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Children at Risk: How Air Pollution from Power Plants Threatens the Health of America’s Children

May 1, 2002

Whether at home, school, or play, children are exposed to emissions from power plants. This report reviews important recent advances in our understanding of the link between air pollution and children’s health. A number of harmful pollutants are emitted by power plants. Thus, cleaning up power plants will have a great impact on the quality of children’s health in America. This report can serve as an educational tool and an aide to healthcare providers, politicians and citizens who want to take action to protect children’s health using the best science available. Cleaner air means healthier kids today and healthier adults tomorrow.

As this report shows, children are the most susceptible members of our society to the detrimental effects posed by air pollutants emitted from power plants. While countless studies have looked at the effects of various air pollutants on human health, few have focused specifically on children. However, children represent our future and to protect children is to protect all people of all ages. Children remain particularly susceptible to pollution because their defense mechanisms have not yet fully developed, increasing their susceptibility to the harmful effects of pollution. Children also breathe more rapidly and have more lung surface area for their body size compared to adults, which means they take in more air per minute and inhale more air for their size. In fact, pound-for-pound, children breathe 50 percent more air than do adults, and as a result, our children inhale a greater percentage of pollution. Children also spend more time outdoors thus increasing their exposure to outdoor air pollutants. Because exercise increases the penetration of pollutants into the lungs, our children’s outdoor activities make adverse health effects more likely. This is of particular concern because tens of thousands of schools are located near the most polluting, outdated power plants.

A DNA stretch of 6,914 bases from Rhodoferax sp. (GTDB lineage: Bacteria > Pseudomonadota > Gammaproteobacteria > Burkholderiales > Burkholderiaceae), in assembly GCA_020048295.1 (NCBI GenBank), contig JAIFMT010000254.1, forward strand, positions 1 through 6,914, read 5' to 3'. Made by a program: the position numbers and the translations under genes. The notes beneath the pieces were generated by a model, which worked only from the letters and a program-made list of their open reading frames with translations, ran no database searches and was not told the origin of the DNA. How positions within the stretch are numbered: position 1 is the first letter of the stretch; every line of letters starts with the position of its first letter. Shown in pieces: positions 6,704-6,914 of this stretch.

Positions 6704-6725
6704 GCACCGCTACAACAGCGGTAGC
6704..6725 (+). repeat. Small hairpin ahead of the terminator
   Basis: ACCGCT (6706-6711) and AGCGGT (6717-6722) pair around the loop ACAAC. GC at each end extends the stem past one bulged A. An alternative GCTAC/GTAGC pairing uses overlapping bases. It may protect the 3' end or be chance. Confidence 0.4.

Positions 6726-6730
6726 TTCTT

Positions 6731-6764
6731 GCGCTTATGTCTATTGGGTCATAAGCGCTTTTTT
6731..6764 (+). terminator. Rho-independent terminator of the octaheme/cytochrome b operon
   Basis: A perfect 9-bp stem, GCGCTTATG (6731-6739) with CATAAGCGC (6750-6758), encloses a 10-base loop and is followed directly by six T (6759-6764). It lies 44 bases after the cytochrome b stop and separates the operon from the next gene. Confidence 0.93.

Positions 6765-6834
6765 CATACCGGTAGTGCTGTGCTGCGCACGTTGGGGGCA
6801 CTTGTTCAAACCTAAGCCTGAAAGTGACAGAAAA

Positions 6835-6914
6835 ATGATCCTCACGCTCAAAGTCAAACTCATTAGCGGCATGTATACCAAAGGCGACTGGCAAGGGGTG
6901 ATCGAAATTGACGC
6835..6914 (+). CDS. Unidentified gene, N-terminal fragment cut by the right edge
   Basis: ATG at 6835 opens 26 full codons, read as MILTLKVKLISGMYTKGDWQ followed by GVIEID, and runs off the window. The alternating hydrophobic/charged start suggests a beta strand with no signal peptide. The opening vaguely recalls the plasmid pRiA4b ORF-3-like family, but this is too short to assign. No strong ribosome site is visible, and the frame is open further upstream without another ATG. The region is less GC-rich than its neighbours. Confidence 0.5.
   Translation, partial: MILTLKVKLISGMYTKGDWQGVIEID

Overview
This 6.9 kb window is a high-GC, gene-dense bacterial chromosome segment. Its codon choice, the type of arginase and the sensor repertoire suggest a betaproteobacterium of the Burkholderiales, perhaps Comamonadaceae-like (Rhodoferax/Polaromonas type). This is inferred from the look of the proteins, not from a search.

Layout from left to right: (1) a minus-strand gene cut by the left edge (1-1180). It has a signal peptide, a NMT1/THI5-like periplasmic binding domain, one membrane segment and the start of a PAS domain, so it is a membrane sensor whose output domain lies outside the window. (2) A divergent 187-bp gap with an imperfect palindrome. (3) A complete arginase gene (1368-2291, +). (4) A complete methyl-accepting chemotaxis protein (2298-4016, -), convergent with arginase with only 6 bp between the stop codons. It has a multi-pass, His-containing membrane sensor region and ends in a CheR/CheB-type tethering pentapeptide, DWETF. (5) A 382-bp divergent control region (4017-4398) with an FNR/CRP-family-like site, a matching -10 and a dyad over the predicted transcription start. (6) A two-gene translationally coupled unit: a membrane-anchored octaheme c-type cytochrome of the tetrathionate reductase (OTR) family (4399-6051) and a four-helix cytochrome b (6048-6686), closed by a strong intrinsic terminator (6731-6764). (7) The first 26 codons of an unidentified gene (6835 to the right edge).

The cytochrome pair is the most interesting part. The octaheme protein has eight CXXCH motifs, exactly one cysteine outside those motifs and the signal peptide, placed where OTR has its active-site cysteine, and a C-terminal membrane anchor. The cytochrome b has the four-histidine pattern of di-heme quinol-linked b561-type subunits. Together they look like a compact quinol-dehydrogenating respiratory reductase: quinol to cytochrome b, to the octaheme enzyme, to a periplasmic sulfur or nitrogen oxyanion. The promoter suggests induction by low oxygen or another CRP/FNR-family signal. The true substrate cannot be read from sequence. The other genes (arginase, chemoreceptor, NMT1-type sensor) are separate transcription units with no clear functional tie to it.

Power plant emissions and their byproducts form particulate matter, ozone smog and air toxics. These pollutants are associated with respiratory hospitalizations, lost school days due to asthma attacks, low birth weight, stunted lung growth and tragically, even infant death. Air pollution is a pervasive problem across America for urban, suburban, and rural communities. It is an inescapable fact that air pollution is everywhere – indoors and out – and kids breathe and absorb more of it than adults do.